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Reducing one’s carbon footprint is an important aspect of being an environmentally friendly citizen of the planet. But are actors taking into account the carbon dioxide emissions they released when taking on globe-trotting, big-budget movies? As one study has found, outspoken environmentalist and actor Leonardo DiCaprio is estimated to have produced the highest amount of carbon from on-location filming in a single role this decade.
Leonardo DiCaprio’s time playing Dominick Cobb in 2010’s Inception is expected to have created 4.8 metric tons of carbon dioxide during his flights to the film’s locations in Tokyo, Tangier, Paris, Alberta and Los Angeles. The amount of flying the actor did throughout Christopher Nolan’s twisty blockbuster is estimated to be 300 percent over the allowed carbon dioxide emissions for one person. The target is 1.2 tons, per Buzz Bingo. Oops.
Second on the list is Christian Bale for another Christopher Nolan film, 2012’s The Dark Knight Rises, where the Batman actor reportedly contributed to 4.7 metric tons of emissions. Considering the upcoming Tenet went for a whopping six on-site locations during the filming of the big-budget project, its star John David Washington might as well be on the list too. Nolan filmed the movie in Estonia, Italy, India, Denmark, Norway and England. Oh, and he blew up a real 747 plane for one of Tenet’s big set pieces.
The study also names Vin Diesel for Fast & Furious 7, Mark Wahlberg for Transformers: Age of Extinction and Daniel Craig for Skyfall, all of which are estimated to be emitting 250 percent over the target carbon dioxide emissions. Tom Cruise in Mission Impossible: Ghost Protocol, as well as Michael B. Jordan and Chadwick Boseman both for Black Panther, are also among the top ten.
The study was conducted by sampling top-billed actors in the highest grossing movies released between 2010 and 2019. The results of most polluting actors are calculated based on their estimated flight emissions for a single film. The study assumed the actors used the fastest possible route to their destinations and that they only flew to these locations once.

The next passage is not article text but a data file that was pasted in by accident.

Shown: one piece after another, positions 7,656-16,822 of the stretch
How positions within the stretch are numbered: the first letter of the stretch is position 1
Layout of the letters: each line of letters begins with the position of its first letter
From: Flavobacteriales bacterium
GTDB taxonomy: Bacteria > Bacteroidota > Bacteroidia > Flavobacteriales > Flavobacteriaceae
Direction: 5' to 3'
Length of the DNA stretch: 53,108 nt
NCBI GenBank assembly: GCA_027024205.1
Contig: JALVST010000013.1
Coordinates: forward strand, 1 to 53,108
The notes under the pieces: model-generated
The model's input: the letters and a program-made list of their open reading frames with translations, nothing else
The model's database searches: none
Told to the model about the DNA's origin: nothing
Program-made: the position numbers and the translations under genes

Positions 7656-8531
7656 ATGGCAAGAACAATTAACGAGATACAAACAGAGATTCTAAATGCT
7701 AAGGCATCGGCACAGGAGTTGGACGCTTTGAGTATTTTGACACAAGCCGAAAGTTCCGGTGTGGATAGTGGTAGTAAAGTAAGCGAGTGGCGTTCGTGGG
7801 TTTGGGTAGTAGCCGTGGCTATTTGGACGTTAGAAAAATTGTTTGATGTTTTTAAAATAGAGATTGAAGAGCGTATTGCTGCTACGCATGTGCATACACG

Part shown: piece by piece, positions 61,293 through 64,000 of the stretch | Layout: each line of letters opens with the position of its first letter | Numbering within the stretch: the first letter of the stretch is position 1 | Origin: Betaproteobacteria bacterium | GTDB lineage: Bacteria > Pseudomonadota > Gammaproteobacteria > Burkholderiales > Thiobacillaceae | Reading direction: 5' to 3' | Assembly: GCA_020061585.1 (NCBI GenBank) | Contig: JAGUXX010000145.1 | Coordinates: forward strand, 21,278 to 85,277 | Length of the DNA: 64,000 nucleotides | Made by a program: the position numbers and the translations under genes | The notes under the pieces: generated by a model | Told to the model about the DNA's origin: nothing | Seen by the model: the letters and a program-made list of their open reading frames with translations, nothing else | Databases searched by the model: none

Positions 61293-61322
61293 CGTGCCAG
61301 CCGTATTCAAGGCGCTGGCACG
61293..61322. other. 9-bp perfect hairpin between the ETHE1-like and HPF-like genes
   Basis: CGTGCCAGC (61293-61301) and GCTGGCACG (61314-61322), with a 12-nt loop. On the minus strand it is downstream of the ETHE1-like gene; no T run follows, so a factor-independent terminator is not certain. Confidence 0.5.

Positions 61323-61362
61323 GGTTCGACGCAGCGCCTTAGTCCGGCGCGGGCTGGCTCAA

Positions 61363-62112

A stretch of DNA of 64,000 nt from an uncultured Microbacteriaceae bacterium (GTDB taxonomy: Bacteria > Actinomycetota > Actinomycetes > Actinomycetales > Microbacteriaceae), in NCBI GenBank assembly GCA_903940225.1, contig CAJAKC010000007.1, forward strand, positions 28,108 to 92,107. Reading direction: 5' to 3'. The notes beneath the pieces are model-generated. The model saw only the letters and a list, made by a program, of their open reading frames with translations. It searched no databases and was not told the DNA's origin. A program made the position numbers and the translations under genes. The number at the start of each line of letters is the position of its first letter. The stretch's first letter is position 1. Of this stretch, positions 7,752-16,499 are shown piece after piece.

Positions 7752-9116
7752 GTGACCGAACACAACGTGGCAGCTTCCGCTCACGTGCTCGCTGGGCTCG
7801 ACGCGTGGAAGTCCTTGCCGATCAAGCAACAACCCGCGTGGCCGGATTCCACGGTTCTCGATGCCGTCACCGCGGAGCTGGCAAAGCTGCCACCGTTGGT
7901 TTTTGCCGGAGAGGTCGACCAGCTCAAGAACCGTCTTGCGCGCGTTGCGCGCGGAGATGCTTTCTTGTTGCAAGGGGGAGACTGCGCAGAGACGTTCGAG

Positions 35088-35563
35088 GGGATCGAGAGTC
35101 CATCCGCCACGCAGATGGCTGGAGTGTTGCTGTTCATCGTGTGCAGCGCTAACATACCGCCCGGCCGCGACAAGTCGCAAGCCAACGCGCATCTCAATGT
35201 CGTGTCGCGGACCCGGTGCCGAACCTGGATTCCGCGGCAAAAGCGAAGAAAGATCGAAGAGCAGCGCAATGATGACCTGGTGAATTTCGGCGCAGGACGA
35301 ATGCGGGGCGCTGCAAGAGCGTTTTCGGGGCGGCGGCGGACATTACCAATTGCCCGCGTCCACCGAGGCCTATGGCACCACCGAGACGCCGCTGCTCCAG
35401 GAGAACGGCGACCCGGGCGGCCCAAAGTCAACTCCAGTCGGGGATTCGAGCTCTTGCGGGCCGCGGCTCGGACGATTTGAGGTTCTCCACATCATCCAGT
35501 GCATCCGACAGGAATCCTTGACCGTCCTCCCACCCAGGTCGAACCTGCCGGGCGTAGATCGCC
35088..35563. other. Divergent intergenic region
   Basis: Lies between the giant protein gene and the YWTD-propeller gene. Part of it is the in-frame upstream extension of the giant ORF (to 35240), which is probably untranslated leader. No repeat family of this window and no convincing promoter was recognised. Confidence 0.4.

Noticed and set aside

The findings also placed Daniel Craig’s James Bond as the most polluting actor per franchise, followed by Vin Diesel’s Dominic Toretto, Tom Cruise’s Ethan Hunt, Daisy Ridley’s Rey and Robert Pattinson and Kristen Stewart’s Edward and Bella. Air travel has been proven to be a huge contributor to climate change. According to the New York Times, one round trip from New York to California generates 20 percent of the greenhouse emissions your car emits in an entire year on average.
Filmmakers taking actors to beautiful locations for movies certainly adds richness to a movie, but as this study shows, huge projects that take Hollywood talent to numerous locations are giving them massive carbon footprints way above the targeted rate. Stay tuned here on CinemaBlend for more behind-the-scenes news on your favorite movies and actors.
Back in September 2017, Deadline announced that Leonardo DiCaprio would play President Theodore Roosevelt in a biopic that Martin Scorsese would direct for Paramount. DiCaprio’s old buddy Scott Bloom, who co-starred with the actor in Don’s Plum, had been tapped to write the script, and the project hasn’t made headlines since. Until now.